Reggie Thornton: As much as talking about condoms is often taboo, or throws people off, what's been really amazing to see since I joined the company is that we have this really authentic support from all types of people, everywhere across the world. You know, a real authentic movement of people that are like-minded, that understand that we are saying: "Be yourself, but just be safe, and really connect what you do, in terms of your sexual health, to the community as a whole."
And it's been really amazing to see the love that people have given us thus far.
Jason and Reggie with Olivia, between their two companies' exhibit booths at the U.S. Conference on AIDS in 2012.
Olivia Ford: Can you tell us about some of your work in the HIV community? Have you partnered with any organizations other than VillageCare at the time of your launch? And what was that like? And also, have you partnered with organizations outside of New York? Do you travel? Is b condoms kind of a national deal?
Jason Panda: We actually get a lot more traction outside of New York than we do inside. I think part of it is that with New York, it's a little bit different, because we are a for-profit company, so we do have to sell condoms, as well. And in New York City they have a really big condom campaign. So I think it's a little bit more difficult to get integrated into some of the New York nonprofits.
But I can tell you, we supply condoms as far away as Guam, American Samoa and the U.S. Virgin Islands. We have a lot of traction in the state of Georgia. We've run numerous campaigns all across the country. We were the official condom for this year's BET Rap It Up tour. We had a campaign last year with the Kaiser Family Foundation and Greater Than AIDS, where we highlighted HIV/AIDS education amongst HBCU (historically black college and university) youth. We have a lot of traction in Miami, as well, where we're kind of built into the nightlife, as well as the community side.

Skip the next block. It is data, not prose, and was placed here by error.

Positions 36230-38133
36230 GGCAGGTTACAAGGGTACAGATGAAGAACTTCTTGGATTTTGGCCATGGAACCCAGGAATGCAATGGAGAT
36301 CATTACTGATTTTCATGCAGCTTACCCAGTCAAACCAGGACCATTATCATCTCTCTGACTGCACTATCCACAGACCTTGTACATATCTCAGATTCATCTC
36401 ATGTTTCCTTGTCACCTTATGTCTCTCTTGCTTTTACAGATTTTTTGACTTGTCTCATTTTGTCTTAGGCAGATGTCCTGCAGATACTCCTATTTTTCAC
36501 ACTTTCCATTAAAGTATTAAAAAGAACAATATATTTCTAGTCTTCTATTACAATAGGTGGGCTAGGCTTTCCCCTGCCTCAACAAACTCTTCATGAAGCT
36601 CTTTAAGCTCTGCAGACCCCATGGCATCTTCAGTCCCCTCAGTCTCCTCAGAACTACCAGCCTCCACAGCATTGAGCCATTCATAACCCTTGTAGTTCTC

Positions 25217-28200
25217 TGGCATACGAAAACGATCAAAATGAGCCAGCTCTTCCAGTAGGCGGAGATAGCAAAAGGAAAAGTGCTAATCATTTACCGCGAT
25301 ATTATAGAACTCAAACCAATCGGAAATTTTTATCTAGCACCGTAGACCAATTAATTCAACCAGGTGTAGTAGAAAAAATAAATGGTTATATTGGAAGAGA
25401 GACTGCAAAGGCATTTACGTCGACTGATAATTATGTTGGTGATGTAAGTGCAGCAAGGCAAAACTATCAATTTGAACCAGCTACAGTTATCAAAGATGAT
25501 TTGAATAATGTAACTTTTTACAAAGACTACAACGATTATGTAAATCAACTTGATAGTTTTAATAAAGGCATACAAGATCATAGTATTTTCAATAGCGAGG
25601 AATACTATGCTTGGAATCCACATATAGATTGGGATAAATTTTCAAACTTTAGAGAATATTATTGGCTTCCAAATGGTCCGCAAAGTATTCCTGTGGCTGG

We did a campaign a few years ago called She Carries, where we basically donated condoms to women's organizations that focused on HIV/AIDS all across the country. What we tried to do there was basically open up the discussion about relationships, and condom negotiation, and what are different techniques or ways that you can have that conversation within couples, and also amongst single women.
I know this past year on World AIDS Day we actually had a big event in New York City where we brought Chef Roblé -- he has a show on Bravo; we had Solange Knowles there; we had Stevie Boi, who is like a high-end fashion eyewear designer. What we did there was we tried to get celebrities to kind of leverage their platform to increase the reach of HIV/AIDS awareness around World AIDS Day.
Reggie Thornton: We literally have a board here at headquarters, where we list what we call a Condom Coalition. It's really just people from all facets of our culture, from celebrities to nonprofit workers; and we really truly are trying to build a common coalition of like-minded people that are aboard on this mission -- which is safe sex.
Mathew Rodriguez: Can you describe for the readers the difference between the two wings of your company -- you have for-profit and nonprofit sides to b condoms -- and how they operate together, and what each does?
Jason Panda: We are a for-profit company. We do still have to sell condoms to keep the doors open. Right now we're still small. We're not nearly at the scale that we plan to be. So what we've been able to do is, whether it's small donations of condoms or meals or something like that to smaller organizations, what we want to do is use some of our condom sales to support grassroots movements. On a larger scale, when we think about how we can leverage the condom sales to support what we think our contribution can be on the community level: That was kind of the only way that we've seen doing it.